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The company they keep

Kansas Secretary of State Kris Kobach (R), a leading anti-immigrant activist who urged Mitt Romney to embrace a "self-deportation" policy, appeared on Glenn Beck's show yesterday and compared immigration-reform advocates to the KKK.

For those who can't watch clips online, Kobach specifically said of proponents of immigration reform, "They're just not wearing white cloaks, but this is exactly KKK type of intimidation."

Now, my first instinct was to suggest these casual KKK comparisons are getting a little out of control on the far-right. But taking a step back, it occurred to me this was at least as interesting as the forum in which Koback made the comment.

Consider another example. Last week, Glenn Beck "convened a meeting with top Republicans" in Washington, including Sen. Ted Cruz (R-Texas), who warned the host that repressive tactics against political dissent in the United States may soon resemble Castro's Cuba, and that Beck himself may someday find himself imprisoned.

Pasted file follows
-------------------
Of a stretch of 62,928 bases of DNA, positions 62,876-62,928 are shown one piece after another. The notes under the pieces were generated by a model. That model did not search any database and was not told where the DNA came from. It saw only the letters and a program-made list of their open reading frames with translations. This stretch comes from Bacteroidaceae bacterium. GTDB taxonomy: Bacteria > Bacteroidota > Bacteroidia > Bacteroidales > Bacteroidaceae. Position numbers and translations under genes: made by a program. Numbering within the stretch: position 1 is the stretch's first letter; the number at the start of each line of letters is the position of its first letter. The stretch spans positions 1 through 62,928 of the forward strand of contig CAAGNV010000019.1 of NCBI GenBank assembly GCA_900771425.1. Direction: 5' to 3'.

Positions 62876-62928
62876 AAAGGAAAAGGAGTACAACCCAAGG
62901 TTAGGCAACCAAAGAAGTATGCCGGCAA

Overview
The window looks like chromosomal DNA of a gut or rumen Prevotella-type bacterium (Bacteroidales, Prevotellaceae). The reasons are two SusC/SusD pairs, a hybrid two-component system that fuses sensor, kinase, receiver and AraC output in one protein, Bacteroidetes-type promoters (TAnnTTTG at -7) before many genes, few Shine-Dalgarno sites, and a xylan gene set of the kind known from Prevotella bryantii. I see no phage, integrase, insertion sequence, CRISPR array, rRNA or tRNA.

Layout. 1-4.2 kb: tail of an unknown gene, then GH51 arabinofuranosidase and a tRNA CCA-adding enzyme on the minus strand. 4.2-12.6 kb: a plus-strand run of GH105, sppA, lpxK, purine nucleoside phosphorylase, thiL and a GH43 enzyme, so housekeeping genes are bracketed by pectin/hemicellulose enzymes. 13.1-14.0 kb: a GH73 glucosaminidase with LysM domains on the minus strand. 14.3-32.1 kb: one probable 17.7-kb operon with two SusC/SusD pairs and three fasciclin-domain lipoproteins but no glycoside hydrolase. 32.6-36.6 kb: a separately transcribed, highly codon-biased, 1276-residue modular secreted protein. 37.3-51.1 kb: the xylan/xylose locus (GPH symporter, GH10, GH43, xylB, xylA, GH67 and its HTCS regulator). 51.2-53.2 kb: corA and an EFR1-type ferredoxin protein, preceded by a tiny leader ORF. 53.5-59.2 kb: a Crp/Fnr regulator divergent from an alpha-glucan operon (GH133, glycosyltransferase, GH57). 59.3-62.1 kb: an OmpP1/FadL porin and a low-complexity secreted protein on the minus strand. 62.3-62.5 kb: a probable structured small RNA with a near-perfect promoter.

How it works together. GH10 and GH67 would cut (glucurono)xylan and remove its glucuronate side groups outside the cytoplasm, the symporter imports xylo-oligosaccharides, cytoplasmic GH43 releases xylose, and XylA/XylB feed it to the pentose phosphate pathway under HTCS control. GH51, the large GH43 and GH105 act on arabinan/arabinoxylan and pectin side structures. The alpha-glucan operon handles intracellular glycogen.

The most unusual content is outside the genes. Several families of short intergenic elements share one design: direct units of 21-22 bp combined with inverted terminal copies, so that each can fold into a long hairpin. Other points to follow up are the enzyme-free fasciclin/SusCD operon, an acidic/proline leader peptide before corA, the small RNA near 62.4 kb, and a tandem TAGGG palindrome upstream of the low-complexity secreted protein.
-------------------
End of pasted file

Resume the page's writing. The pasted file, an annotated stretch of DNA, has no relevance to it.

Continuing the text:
Again, the idea is plainly ridiculous, but I'm as interested in what Cruz said as I am in whom he said it to.

Why did Glenn Beck "convene a meeting with top Republicans" in Washington? Why are state and federal lawmakers pushing Beck's conspiracy theories? Why are GOP officials treating Beck's show as a legitimate outlet?

Or put another way, why is there a Glenn Beck wing of the Republican Party in 2013?